|from The Providence Journal, August 15, 2012|
You never know where you’ll get worship inspiration. Mine came last night at a Bruce Springsteen concert at historic Fenway Park in Boston. To me the concert was one big tent revival, albeit a soulful modern-rock-‘n-roll infused one, that reminded me once again of the awesome power of music in worship. Rather than focus on the amazing musical journey of songs old and new (I’ll leave that to the music critics), allow me to focus on the worship lessons:
- DRAMATIC ARC: During the concert there was a definite, intentional pacing of energy and sound that led us along. From the buoyant beginning, “Promised Land,” that hinted to the theme, we then settled in, dug deep into the message, and ended on a celebratory, hopeful note (it doesn’t get more upbeat than “Twist and Shout” and “Dirty Water,” does it?). In the same way it is crucial to have an arc to worship to help the message unfold and play out.
- KNOW – AND HONOR – YOUR CONGREGATION: At his level of professionalism, nothing gets by The Boss. He “knew” (or at least his people did!) that a beloved Red Sox icon, Johnny Pesky, had passed away at age 92 the previous day. He seamlessly and ingeniously wove this sad milestone with another more personal one, the death of his longtime saxophone player, Clarence Clemons, a rock icon himself. At various times, Bruce, sang, spoke, showed poignant photos, and used silence (during a ROCK CONCERT!) to mark those important passings. We felt the depth of his sorrow and he honored ours.
- USE VIDEO JUDICIOUSLY: I know, I know, we’re big proponents of the projector here at WCL. But we are keenly aware that you need to know when to use it and when to let your worship speak for itself. Even during a video-laden worship service there are moments, such as times of meditation or prayer, when it’s best to allow the congregation to get lost in its own contemplation rather than the gorgeous, distracting image on the screen. Bruce and the E Street Band let their music do most of the talking, but the video images they used were highly effective devices for honoring the missing souls mentioned above.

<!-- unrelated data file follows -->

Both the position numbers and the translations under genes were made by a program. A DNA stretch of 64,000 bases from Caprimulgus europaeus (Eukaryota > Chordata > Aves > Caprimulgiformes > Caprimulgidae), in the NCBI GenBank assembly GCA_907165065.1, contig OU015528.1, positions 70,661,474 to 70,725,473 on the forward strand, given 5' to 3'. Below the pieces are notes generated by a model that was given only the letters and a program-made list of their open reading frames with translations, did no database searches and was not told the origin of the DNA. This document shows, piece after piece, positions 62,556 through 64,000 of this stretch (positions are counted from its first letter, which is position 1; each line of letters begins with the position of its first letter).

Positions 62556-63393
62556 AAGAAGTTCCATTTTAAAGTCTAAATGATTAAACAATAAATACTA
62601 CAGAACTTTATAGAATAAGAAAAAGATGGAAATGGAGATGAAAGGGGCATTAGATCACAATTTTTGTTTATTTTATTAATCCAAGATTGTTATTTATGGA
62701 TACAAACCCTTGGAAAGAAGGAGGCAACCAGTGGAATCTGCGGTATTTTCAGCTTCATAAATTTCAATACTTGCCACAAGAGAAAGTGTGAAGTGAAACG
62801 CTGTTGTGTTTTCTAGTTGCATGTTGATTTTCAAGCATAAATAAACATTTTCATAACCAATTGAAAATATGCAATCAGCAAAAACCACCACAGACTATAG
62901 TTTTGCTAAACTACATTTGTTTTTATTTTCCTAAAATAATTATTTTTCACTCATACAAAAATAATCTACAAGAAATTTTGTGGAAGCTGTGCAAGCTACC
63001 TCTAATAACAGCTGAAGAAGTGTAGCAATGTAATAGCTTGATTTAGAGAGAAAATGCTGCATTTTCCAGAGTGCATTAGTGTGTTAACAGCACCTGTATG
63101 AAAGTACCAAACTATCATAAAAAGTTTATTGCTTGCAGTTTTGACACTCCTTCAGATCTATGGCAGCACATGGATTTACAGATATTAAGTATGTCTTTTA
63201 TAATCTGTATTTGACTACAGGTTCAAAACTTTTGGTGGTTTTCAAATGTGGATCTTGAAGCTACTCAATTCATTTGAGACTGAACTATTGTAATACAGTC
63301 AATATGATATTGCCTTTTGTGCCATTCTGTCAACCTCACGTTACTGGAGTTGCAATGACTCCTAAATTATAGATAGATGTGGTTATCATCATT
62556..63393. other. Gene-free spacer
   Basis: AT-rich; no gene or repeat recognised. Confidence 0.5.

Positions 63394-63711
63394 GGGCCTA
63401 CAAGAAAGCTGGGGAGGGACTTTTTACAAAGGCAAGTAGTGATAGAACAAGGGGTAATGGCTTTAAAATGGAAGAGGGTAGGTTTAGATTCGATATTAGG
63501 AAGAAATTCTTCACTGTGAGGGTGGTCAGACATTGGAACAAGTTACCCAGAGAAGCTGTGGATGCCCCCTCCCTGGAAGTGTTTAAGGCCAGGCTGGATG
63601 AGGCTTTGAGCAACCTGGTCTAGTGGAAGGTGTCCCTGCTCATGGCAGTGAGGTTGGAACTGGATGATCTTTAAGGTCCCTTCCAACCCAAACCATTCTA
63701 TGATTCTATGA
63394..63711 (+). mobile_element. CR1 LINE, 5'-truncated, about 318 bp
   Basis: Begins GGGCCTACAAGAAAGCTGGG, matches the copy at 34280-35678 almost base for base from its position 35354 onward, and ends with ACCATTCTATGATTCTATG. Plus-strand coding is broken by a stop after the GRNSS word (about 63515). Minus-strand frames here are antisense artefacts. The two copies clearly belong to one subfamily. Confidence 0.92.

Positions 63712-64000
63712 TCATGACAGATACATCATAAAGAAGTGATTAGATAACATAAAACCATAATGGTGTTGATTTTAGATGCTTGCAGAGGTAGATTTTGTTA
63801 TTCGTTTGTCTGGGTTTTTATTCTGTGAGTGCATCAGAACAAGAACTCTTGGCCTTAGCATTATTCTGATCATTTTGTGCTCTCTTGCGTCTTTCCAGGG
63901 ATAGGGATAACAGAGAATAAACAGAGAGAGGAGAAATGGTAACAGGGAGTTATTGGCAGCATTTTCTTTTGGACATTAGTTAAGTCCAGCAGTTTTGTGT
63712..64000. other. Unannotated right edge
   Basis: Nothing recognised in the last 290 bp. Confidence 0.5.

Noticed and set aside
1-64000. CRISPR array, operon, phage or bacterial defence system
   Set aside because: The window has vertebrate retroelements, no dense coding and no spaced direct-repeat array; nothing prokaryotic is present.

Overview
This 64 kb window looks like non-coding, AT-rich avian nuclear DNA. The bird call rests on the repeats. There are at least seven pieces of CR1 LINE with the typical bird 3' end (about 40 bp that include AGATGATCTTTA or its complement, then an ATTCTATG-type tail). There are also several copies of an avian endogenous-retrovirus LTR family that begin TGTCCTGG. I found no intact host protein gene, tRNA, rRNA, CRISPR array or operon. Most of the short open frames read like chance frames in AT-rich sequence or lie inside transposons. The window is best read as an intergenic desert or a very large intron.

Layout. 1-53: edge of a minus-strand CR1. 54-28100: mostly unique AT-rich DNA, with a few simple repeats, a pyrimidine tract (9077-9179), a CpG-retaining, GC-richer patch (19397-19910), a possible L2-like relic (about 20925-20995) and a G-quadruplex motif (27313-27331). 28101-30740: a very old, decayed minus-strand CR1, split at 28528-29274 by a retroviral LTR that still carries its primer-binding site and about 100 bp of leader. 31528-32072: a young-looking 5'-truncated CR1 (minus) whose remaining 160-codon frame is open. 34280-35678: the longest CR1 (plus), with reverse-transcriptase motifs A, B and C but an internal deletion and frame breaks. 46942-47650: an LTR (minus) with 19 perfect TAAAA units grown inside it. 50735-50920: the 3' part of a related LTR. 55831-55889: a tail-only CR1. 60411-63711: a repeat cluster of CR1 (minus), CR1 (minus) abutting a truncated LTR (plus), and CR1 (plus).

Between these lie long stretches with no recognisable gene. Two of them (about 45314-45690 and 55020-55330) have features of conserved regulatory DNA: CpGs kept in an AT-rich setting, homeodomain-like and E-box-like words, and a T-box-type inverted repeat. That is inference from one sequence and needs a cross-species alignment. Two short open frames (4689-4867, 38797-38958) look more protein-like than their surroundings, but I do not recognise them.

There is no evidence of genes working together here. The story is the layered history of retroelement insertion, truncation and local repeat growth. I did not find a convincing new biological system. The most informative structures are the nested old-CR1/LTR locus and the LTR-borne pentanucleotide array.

- TAKE IT TO THE PEOPLE: The Boss does this with the best of the rock icons. From the start he was traveling, working the crowd, connecting with his audience, recognizing all ages. (He even lugged a 10-year boy under his arm to the stage, a device I most certainly DO NOT recommend for worship!) We all felt a part of his journey and he welcomed us into it. This, my friends, is a most difficult skill that I most assuredly need to work on. His music pours through his veins; if we lay worship leaders could feel even a fraction of this passion, our message WILL get through.
The Boss (The Reverend Boss?!?) is at the top form of his calling, rock-‘n’-roll anthems. What is your calling? What is beckons me? Although I have no misconceptions about my own potential, I’m inspired to challenge myself to consider those elements that can strengthen my own lay worship creations.